So, apparently the "trick" to this question is in the wording. "between A and B" appears to mean one crossover somewhere in the B segment, which could destroy (delete) a gene in the B sequence if present at the cut.
The answer involving the horseshoe "trick" implies that the chromosome has looped so that the A and C sequences match up, an extremely unlikely condition. Then a crossover occurs while the loop is in place, also an extremely unlikely event.
Another problem is that the horseshoe solution apparently implies that it is a single chromatid that is looping to itself and forming the crossover. That's weird. I could more easily visualize a different solution: One chromatid is aligned tail-to-head with respect to the other chromatid (head-to-tail). This would allow the corresponding A and B segments on the two chromatids to match up, thus allowing a crossover point anywhere (except inside B) to result in an inversion of B. This is also weird.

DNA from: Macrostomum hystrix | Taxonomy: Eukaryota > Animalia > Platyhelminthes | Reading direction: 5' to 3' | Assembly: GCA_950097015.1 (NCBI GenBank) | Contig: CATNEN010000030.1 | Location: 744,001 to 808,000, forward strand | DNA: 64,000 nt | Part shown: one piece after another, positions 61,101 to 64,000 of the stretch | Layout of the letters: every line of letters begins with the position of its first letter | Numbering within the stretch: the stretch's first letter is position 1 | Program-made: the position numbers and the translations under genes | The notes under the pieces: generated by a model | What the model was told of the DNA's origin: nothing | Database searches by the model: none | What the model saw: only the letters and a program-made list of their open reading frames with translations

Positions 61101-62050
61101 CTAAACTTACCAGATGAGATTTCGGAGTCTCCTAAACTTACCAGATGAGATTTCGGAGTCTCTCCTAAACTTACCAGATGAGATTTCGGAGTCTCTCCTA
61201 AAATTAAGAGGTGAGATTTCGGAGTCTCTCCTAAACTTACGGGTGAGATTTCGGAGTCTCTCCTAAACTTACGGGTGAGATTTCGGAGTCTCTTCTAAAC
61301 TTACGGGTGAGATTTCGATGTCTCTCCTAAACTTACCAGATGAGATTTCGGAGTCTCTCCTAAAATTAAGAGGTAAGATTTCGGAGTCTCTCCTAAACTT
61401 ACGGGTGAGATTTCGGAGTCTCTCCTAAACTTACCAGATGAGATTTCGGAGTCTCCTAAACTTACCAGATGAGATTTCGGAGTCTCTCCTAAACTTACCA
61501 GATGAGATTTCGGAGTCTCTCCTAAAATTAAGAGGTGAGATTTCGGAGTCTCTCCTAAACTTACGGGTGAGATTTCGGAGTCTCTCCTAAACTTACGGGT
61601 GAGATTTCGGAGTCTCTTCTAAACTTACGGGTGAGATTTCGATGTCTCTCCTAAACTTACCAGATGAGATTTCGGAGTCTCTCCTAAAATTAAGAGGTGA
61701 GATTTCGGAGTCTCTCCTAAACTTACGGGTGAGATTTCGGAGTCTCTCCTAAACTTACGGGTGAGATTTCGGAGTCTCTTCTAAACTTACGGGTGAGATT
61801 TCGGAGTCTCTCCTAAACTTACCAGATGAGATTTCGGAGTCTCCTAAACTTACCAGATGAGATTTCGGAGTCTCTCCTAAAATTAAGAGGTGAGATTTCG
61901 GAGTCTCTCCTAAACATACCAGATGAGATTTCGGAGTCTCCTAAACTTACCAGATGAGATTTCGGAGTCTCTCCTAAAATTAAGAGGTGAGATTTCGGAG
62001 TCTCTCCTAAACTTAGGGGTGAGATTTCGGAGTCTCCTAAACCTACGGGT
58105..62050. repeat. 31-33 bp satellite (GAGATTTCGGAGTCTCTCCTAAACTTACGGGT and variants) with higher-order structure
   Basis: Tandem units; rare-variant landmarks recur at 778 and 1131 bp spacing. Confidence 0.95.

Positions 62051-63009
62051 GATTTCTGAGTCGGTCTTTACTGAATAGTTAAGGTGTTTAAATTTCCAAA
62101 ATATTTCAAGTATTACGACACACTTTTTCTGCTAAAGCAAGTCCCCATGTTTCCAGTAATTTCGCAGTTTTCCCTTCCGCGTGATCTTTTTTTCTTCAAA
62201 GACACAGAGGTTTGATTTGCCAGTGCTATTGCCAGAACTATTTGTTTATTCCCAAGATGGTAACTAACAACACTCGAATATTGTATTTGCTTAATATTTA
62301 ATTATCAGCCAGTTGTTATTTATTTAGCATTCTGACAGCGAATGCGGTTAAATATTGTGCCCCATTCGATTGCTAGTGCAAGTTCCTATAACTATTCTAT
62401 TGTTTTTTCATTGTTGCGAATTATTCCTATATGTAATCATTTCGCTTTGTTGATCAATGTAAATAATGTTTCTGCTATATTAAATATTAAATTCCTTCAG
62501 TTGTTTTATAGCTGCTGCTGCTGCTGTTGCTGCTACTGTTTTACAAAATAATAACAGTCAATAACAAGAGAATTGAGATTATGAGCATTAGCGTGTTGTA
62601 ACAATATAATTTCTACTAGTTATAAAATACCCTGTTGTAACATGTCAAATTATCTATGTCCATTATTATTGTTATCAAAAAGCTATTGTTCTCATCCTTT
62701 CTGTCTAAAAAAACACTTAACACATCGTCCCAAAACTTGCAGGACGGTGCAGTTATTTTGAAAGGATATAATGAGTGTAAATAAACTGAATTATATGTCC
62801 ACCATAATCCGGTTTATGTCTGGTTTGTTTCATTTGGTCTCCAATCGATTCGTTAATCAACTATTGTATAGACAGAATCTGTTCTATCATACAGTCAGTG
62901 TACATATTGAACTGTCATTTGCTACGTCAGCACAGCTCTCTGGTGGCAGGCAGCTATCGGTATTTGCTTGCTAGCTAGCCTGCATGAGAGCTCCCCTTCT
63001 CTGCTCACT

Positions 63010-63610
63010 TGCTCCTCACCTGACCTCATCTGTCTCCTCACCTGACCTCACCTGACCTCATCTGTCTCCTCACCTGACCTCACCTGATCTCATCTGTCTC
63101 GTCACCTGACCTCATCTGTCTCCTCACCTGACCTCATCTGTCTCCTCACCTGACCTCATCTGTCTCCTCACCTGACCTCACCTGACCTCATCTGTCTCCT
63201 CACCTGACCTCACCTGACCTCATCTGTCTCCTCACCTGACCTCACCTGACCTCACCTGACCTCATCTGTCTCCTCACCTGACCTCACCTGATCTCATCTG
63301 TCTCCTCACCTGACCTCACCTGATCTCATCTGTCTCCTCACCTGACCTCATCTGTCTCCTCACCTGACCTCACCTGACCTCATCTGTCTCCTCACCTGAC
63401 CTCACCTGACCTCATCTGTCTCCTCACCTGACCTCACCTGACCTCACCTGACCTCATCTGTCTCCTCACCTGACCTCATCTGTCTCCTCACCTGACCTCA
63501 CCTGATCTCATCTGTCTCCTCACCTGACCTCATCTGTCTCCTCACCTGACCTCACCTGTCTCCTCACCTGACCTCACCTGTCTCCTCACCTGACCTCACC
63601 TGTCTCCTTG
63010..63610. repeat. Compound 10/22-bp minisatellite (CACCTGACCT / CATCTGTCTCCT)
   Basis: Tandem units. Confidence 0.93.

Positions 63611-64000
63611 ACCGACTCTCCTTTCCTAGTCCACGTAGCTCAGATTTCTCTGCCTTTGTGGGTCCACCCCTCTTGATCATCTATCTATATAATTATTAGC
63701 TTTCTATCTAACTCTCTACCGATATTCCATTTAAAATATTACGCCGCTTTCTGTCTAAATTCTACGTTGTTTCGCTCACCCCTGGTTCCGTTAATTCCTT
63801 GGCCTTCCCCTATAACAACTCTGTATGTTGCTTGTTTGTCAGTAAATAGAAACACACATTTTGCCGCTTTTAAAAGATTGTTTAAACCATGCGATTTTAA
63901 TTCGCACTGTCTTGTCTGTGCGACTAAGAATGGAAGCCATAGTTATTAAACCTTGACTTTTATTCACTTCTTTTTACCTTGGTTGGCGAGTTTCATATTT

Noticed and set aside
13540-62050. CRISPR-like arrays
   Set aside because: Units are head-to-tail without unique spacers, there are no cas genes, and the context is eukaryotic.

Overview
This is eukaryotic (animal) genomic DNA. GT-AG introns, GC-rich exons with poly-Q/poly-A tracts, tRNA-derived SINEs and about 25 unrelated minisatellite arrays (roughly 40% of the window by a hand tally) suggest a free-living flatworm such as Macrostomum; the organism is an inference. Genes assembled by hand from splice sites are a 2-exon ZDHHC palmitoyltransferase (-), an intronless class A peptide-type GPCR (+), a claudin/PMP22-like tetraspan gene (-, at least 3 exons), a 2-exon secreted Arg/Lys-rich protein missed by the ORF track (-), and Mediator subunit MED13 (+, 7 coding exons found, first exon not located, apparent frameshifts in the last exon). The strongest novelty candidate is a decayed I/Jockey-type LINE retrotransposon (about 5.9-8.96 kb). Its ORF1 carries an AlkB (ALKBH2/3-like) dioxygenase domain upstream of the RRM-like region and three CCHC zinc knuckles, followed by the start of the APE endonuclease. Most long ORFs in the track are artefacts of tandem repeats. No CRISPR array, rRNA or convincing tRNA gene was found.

These two solutions are much weirder and unlikely than a simple crossover inside B: Picture the two chromatids aligned a little off target so that one is cut at the start of B nearest the A segment, and the other chromatid is cut at the other end of B, nearest the C segment. The result is an uncomplicated deletion of the B segment from one of the chromatids and duplication in the other (no inversion). This scenario seems at least as valid as the "correct" choice given in the practice exam.
While I'm glad to have learned the "trick" in this question for when I take the exam, I consider this question "bad".